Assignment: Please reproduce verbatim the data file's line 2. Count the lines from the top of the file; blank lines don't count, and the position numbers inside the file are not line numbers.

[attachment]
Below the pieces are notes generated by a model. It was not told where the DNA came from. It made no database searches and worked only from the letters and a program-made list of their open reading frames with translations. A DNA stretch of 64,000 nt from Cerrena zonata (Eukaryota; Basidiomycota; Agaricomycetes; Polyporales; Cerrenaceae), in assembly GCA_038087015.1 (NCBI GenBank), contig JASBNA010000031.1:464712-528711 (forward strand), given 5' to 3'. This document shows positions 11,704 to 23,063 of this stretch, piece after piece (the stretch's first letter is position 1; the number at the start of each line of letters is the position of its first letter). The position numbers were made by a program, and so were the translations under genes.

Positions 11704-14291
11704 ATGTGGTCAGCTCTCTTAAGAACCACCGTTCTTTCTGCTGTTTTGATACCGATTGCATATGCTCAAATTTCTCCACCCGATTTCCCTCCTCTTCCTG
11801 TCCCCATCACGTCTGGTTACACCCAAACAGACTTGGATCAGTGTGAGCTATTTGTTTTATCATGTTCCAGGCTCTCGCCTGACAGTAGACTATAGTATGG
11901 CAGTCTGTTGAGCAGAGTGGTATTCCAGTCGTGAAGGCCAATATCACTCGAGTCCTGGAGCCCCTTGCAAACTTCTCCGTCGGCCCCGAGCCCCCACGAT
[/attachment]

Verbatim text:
Positions 11704-14291